In future days, the old men will sit around the campfires (or plasma pits or whatever future people sit around) and tell frightening tales of the man-eating potholes of Honduras.
“And then the pothole swallowed up the motorcycle and the rider… and they were never heard from AGAIN!” they’ll say, and all the children will cover their ears and shut their eyes tight from the sheer dreadfulness of it all.
Okay, maybe not. But the potholes of Honduras are dreadful. I was specifically warned about them while still in El Salvador. I was told that the distance from El Salvador across Honduras and into Nicaragua was only about 130 highway kilometers, but that I should expect it to take at least two and a half hours to cover because of the condition of the road. It took me just over three.
The road across the country more resembles the lunar surface than anything a sane person would attempt to negotiate, but since I had no other option and my sanity is questionable at this point, I gave it shot. It is not only that the potholes are nearly bottomless vertical pits and that there are so many of them, it is also that all of the other drivers on the road in opposing lanes of traffic are constantly swerving wildly to avoid them. This means that semi trucks, cars, mopeds, coach buses, and “chicken buses” loaded down with people, their roofs piled teeteringly high with cargo, are all zigging and zagging into each other’s lanes while trying to avoid both each other and having their axles ripped off.
There is an added level of difficulty to this manic choreography. That is the kids who set up traffic cones every few miles and arrive with shovels and buckets full of sand to fill the holes in a ten-yard stretch of highway, whch is about as effective as putting a band-aid on a shotgun wound. They then run out in front of traffic while sucking in their cheeks and rubbing their stomachs in an attempt to gain sympathy and coins from passing motorists. This is obviously very dangerous not only for the children, but for the motorcyclist who is now trying to avoid a “chicken bus,” a pothole, a traffic cone and a vehicular homicide charge all at once. I felt bad for the children, who all seemed to be about elementary school age, and I have a hard time believing that this is the Honduran version of a lemonade stand. I have to imagine that these kids are put to this task by their parents in an effort bring in a little extra income.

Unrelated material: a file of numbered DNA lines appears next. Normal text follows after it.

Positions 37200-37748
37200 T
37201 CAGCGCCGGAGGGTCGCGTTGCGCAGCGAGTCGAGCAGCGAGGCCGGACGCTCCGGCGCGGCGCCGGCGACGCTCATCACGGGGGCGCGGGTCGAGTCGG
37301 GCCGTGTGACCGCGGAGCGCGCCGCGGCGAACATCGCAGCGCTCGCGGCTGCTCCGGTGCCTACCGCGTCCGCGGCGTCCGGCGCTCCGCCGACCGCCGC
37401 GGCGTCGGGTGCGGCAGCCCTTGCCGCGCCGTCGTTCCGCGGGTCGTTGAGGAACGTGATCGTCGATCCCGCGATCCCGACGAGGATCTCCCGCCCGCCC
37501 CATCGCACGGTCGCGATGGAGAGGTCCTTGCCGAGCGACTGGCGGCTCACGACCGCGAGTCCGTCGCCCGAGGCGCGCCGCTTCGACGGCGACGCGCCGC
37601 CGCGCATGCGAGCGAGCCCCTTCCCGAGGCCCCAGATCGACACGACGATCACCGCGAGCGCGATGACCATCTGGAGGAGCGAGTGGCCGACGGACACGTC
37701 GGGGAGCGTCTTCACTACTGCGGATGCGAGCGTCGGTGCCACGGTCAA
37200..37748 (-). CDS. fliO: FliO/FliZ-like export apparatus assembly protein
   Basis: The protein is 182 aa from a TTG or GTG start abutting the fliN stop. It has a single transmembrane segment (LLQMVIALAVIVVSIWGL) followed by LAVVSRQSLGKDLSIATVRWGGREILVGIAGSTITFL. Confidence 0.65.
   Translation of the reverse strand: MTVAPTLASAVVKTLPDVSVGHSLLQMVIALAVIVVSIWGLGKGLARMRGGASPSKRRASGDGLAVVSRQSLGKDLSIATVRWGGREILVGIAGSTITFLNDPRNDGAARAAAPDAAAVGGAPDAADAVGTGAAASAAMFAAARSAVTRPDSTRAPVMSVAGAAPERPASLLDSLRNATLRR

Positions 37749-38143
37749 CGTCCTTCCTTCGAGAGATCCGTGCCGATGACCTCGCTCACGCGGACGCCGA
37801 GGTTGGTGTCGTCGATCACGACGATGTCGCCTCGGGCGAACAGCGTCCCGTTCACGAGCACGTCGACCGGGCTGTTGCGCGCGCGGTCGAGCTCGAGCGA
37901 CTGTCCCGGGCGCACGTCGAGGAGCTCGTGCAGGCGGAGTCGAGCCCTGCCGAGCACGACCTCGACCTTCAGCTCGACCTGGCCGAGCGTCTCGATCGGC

I stopped at the first hotel I came across on the Nicaraguan side of the border to get some rest after this bizarre obstacle course and woke in the morning to head to the historical town of Granada on the shores of Lake Nicaragua. Since it was a Saturday night, I spent the evening partying in the streets among the street performers and weekend revelers. I even ran into some familiar faces from my last visit five years previous. The next morning I extricated my motorcycle from behind the pool table, where the hotel had let me park it the night before, and headed for the Costa Rican border.
I’ve gotten these border crossings down to the point where I now need very little hand holding throughout the process and so it wasn’t long before I reached Playas del Cocos, a fun beach town on the Pacific, popular with beach bums and backpackers and wayward motorcyclists. I found a mechanic to help me locate some replacement screws for my front brake fluid reservoir, the previous ones having been destroyed by an overenthusiastic mechanic in El Salvador whose only tools were a pair of vise-grips, a hammer, and a misapplied sense of determination.
At the sports bar down the street from my hotel, I met James and Heather. They’re a truly sweet newlywed couple from San Jose, California who share a true love of travel. Their month-long honeymoon itinerary reflects this. Costa Rica was their first stop, which was to be followed by Peru, a jog over to Brazil for a time with a visit to Iguazu Falls in there somewhere, then back up to Belize with a final stop in Las Vegas for a weekend on the way back to California to catch a Jimmy Buffet concert at the MGM Grand. These are not the type of folks that never leave the resort and we hit it off immediately.
Sitting there, speaking English with a plate of Buffalo wings on the bar and the Colts playing the Jets on Monday Night Football in the background, it felt a little bit like home and I suppose that after these months of being a nomad, in a way it was… until the next stop.